Part of being an artist must be knowing who we are in our creativity and how we process creativity. I know I am a “finisher”, a product person, so I think I will have to allow the product creation to be a part of the practicing. I do not enjoy just playing with sketching or painting or fabrics without some sort of end product in mind. Or, at the very least, while I am trying a new process or medium, so many creative projects pop into my mind, that I have a great deal of trouble just continuing to practice and play with the materials. My focus has gone to the product I’d like to create. Further, once I begin a product, I can’t seem to move on to other products until I have worked through the creative process to an end point. I see this as neither a plus or minus, just my “work dance” as it seems. As I have been mulling over these thoughts, I have read a couple of books on other topics. Still, the content seemed to speak to my thoughts.
Having read Sarah Brokaw’s book Fortytude with her message aimed at the 20 and 30 (and beyond) somethings as they approach 40, I found she spoke to these thoughts. I am definitely in the “beyond” category, but still thoroughly enjoyed reading about the process that she is describing and recommend it to you. At one point towards the end of the book where she is discussing spirituality, she describes learning to surf and being disappointed that she didn’t become an expert after just a few tries. She didn’t enjoy the embarrassment she felt when the waves tossed her around, and she lost her surf board from under her. After all, she had always been athletic! What she said about being a beginner caught my eye. What her surfing instructor told her was that
“I would enjoy myself a lot more if I consciously embraced being a beginner and with it the wonder, thrill and anticipation of trying something new.”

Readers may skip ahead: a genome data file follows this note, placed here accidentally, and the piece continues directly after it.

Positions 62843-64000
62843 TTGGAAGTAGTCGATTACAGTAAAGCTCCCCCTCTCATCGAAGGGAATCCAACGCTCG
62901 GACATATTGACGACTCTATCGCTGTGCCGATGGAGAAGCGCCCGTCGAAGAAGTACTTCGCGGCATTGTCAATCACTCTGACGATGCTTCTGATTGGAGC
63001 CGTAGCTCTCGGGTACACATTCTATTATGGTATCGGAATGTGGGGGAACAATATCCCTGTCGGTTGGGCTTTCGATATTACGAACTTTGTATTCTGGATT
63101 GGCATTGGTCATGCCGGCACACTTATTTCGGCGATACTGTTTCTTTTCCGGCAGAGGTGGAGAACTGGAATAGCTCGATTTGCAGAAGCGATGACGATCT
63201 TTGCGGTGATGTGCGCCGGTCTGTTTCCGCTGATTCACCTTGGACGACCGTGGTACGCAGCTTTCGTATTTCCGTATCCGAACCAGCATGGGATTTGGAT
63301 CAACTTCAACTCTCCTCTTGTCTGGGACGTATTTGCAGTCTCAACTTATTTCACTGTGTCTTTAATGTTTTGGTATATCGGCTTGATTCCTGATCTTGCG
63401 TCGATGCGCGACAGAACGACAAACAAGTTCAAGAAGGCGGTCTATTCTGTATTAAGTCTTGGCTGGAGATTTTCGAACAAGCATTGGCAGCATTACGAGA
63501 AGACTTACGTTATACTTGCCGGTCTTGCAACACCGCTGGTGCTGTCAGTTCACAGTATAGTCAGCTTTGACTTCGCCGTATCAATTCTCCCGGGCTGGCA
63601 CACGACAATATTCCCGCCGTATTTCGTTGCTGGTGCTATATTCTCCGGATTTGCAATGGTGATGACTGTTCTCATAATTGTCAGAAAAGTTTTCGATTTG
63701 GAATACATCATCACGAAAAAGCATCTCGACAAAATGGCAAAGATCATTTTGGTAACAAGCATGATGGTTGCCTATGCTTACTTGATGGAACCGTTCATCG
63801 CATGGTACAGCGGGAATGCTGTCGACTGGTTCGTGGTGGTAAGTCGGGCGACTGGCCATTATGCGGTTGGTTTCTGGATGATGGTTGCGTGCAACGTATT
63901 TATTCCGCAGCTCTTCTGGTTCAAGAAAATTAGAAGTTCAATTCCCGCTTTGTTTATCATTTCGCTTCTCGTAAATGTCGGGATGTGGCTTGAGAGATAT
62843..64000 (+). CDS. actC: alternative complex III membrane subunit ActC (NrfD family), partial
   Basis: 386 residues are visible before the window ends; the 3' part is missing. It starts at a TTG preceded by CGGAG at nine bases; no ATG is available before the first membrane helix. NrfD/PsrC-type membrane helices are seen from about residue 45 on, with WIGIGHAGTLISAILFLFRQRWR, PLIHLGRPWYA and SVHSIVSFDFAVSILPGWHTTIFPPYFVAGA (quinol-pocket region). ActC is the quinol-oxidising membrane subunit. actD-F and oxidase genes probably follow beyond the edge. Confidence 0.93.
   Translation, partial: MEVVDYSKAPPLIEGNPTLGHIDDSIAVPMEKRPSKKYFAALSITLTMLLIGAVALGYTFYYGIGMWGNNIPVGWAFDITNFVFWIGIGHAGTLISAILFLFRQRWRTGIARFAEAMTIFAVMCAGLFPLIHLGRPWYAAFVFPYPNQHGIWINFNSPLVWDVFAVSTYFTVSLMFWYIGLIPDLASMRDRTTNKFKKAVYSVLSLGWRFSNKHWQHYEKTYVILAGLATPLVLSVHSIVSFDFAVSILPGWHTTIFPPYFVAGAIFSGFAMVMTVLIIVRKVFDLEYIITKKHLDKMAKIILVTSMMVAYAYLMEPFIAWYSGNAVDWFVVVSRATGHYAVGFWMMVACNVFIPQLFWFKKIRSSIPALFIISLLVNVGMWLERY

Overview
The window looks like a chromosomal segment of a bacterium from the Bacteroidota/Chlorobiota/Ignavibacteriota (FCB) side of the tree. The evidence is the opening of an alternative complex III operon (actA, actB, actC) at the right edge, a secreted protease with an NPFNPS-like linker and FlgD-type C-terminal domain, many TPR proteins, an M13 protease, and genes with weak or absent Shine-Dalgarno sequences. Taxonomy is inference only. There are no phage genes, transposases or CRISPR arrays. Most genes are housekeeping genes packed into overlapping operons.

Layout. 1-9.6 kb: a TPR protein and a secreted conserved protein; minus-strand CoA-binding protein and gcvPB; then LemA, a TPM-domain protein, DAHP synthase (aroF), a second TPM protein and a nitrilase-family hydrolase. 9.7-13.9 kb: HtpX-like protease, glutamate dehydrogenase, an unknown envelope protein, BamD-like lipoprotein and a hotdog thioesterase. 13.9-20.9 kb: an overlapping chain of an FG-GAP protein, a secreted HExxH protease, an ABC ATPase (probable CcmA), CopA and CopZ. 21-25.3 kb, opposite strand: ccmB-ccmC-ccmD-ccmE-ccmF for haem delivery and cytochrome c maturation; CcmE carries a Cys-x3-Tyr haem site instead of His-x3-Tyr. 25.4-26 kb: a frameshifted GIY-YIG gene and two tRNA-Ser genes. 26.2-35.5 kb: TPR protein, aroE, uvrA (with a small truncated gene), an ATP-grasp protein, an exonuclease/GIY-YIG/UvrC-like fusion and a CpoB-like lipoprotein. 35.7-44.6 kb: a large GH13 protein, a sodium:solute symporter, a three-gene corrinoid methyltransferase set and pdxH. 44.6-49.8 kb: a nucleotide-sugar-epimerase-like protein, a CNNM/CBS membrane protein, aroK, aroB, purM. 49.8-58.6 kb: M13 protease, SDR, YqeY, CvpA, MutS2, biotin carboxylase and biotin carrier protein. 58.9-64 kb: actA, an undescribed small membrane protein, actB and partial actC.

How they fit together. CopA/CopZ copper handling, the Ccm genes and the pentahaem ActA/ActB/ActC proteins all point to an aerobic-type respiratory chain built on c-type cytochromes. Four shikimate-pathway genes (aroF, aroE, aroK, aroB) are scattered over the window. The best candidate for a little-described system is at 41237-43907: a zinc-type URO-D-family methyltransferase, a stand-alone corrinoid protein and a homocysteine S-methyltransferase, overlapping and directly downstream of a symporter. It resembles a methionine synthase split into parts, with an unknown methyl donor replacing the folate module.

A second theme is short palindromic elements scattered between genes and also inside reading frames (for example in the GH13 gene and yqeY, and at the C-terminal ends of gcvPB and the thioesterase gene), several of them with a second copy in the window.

Lyric Kinard, Professional Quilter’s 2011 Teacher of the Year, is such a wonderful mentor to so many of us. She writes and talks to us about identifying ourselves as artists. She teaches us that everyone has the possibility to be an artist. When I hear those words, I am very encouraged, but I immediately leap to an advanced level, visualizing Van Gogh, Picasso, or Matisse paintings that I would love to create in fabric. After all, “I am” an artist! (Always the optimist and enthusiast!) Keeping the surfing instructor’s worthy words in mind, I am going to take a step back. I will try to claim the identity of artist as Lyric advocates, but I must also allow myself
“… to be a beginner” in the world of art and to “embrace” the newness of the experience with anticipation of where it may lead me.
That doesn’t mean I haven’t been working at developing as an artist. As I said, I am a “finisher”. I started by sketching a pineapple and am working in a series of pineapple themes, trying different media for each one. As I visualize an end product, I allow myself to let the product be a practice session. The product doesn’t have to be perfect, and I do want to learn during the process. I created the pattern and made the first fabric applications. Now I have completed the surface embellishments and in the process have learned that I would probably most like to claim to be a “mixed media” artist. I enjoy all of the processes, but need to focus on practicing just a few of them at a time. For the surface embellishment, I used machine embroidery, hand embroidery, stenciling and fusing processes. Laura Wasiloski’s article in Quilting Arts Magazine (May, June 2011) was an inspiration and her completed works have made me see the value to working in a series. I have researched her web site and watched her videos as I have tried to imitate her process. So much time has been spent on this that I have not done any sketching, but new sketching will probably always result in some sort of product initiation, so it will become a part of my process and not an end result in itself. Whenever possible, I will do some sketching exercises such as from the book 52 Creative Exercises to Make Drawing Fun for Mixed Media Artists by Carla Sonheim.
The surface embellishment progress can be seen in the newest pictures above. Next, I will add the borders and then will do some machine and hand quilting that will further enhance the background and the pineapple details. Practice. Process. Product. Progress. Four “P”s to provide a guideline on how to move forward.